Aidan Hannon has his sights on a career in medicine — and his resolve has only been strengthened in the wake of his participation in a very prestigious event.
This summer, the 16-year-old Old Forge High School junior attended the Congress of Future Medical Leaders in Boston. There, he and other high-achieving young people had the chance to hear from and meet with some of the most innovative minds in modern medicine.
Old Forge High School Principal Christopher Gatto recently presented Hannon with his Award of Excellence from the Congress.
“It definitely changed my views on medicine and made me want to keep pursuing it,” said Hannon, noting he went into the conference interested in a career as a primary-care physician, but left it more intent on focusing on the research end of medicine.
“I’ve always just liked the sciences and helping people in any way that I can,” he continued. “Science just fascinates me.”
Hannon was in good company at the Congress: about 2,000 high school students from throughout North America attended. For admittance, all of them had to possess the following: an interest in becoming a physician, scientist or technologist; the potential for leadership; and a GPA of 3.5 or above.
At the conference, Hannon got to meet and hear from a Who’s Who of notables in the medical community, including: Paul B. Rothman, M.D., dean of Johns Hopkins University School of Medicine; George Church, Ph.D., professor of genetics at Harvard Medical School and professor of Health Sciences and Technology at Harvard and MIT; Don W. Cleveland, Ph.D., 2018 Breakthrough Prize in Life Sciences winner and professor at the University of California, San Diego, School of Medicine; and Michael S. Brown, M.D., winner of the Nobel Prize in physiology or medicine and recipient of the National Medal of Science.
In addition, the Congress featured several young up-and-comers, among them Jack Andraka, 2012 Intel Science and Engineering Fair Grand Prize winner, and Shree Bose, 2011 Google Science Fair grand prize winner.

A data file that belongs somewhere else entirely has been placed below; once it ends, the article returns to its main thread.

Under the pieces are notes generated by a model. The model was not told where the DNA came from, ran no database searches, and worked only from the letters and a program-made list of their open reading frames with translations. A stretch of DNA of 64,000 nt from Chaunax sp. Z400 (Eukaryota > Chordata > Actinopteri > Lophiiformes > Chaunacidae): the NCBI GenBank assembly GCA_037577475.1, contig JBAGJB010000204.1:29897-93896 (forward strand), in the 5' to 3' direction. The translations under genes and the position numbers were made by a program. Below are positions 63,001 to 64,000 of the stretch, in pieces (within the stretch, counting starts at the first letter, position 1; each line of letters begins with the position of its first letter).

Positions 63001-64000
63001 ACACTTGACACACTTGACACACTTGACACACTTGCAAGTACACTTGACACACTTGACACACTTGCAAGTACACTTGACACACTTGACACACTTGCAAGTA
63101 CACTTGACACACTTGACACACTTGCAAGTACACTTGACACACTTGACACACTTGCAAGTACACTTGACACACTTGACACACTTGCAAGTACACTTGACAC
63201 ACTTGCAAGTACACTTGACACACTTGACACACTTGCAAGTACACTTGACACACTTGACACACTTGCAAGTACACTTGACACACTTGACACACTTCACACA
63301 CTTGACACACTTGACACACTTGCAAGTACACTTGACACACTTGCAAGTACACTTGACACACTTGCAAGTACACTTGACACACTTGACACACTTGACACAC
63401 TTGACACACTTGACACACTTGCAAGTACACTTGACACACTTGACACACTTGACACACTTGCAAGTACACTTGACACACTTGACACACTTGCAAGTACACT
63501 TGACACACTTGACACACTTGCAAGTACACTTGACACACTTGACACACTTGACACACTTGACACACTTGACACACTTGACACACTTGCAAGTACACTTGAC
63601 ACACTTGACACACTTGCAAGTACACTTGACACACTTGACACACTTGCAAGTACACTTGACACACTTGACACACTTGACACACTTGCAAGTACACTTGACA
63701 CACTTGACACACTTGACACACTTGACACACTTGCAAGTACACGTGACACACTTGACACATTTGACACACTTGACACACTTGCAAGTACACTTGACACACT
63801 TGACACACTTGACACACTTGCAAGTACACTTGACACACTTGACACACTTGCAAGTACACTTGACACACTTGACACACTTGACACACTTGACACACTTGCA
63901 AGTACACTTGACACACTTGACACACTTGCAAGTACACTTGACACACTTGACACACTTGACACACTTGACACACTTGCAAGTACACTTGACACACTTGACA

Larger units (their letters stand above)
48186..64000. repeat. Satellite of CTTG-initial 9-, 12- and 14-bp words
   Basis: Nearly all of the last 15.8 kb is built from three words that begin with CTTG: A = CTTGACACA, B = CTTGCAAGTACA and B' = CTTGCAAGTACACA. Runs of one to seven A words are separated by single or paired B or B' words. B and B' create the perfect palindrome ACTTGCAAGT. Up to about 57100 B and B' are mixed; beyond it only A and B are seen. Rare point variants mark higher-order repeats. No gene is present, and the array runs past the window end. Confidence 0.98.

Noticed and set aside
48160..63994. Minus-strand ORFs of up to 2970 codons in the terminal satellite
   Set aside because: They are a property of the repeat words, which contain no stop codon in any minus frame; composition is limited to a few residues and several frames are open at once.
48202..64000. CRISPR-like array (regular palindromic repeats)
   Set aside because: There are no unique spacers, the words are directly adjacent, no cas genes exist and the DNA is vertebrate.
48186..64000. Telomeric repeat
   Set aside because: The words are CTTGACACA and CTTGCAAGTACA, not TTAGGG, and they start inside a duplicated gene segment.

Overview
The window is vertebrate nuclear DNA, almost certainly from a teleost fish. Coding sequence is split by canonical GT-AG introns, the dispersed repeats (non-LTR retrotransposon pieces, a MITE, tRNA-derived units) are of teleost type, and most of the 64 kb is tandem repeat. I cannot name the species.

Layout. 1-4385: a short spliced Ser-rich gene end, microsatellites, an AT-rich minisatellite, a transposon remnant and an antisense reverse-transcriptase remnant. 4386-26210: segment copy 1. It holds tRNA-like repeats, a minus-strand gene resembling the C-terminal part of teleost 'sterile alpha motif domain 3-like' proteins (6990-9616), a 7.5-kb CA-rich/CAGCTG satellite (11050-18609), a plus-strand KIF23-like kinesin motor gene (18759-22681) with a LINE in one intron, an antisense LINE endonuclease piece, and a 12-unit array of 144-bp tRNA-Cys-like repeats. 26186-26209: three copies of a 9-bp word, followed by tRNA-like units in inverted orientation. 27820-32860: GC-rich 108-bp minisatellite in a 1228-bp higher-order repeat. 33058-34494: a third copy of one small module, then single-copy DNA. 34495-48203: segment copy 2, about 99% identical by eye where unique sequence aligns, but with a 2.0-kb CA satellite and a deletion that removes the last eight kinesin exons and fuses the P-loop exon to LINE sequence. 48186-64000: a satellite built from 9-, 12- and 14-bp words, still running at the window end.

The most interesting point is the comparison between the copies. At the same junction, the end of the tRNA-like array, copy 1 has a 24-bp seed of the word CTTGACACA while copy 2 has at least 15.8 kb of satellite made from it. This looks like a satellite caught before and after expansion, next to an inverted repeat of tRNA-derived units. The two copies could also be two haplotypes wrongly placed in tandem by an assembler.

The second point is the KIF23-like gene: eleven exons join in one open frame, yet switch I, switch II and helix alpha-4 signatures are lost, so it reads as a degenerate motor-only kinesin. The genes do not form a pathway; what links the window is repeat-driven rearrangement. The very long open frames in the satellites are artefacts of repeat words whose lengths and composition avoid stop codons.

“All fields of medicine were represented, from doctors doing skin transplants to genetic modification. You could tell they were truly engulfed in their work and want to help people,” said Hannon, the son of April and Eugene Hannon. “The speakers all explained what they were doing, and all the things we could be doing in the future to advance medicine. … I met some extremely intelligent people and felt extremely honored to be with them. I made some good connections.”
And it wasn’t just speeches and networking. At one point during the Congress, Hannon had the chance to watch a live robotic surgery.
“I learned a lot there,” he said. “Robotics really increases the chances for success.”
Hannon maintains a 3.8 GPA at Old Forge. Not surprisingly, his favorite subjects are physics and chemistry. Meanwhile, he’s involved in plenty of extracurriculars, including the cross country team, math club, Leo club and the trout club.
Through the Congress, Hannon will have the opportunity to apply for a number of scholarships when college gets closer. He’s grateful for that, and for the experience itself.
“I would say that for anyone who’s interested in a career in medicine, it’s definitely a must do,” he said.
For more information on the Congress of Future Medical Leaders, visit
Aidan Hannon shows off his award of excellence.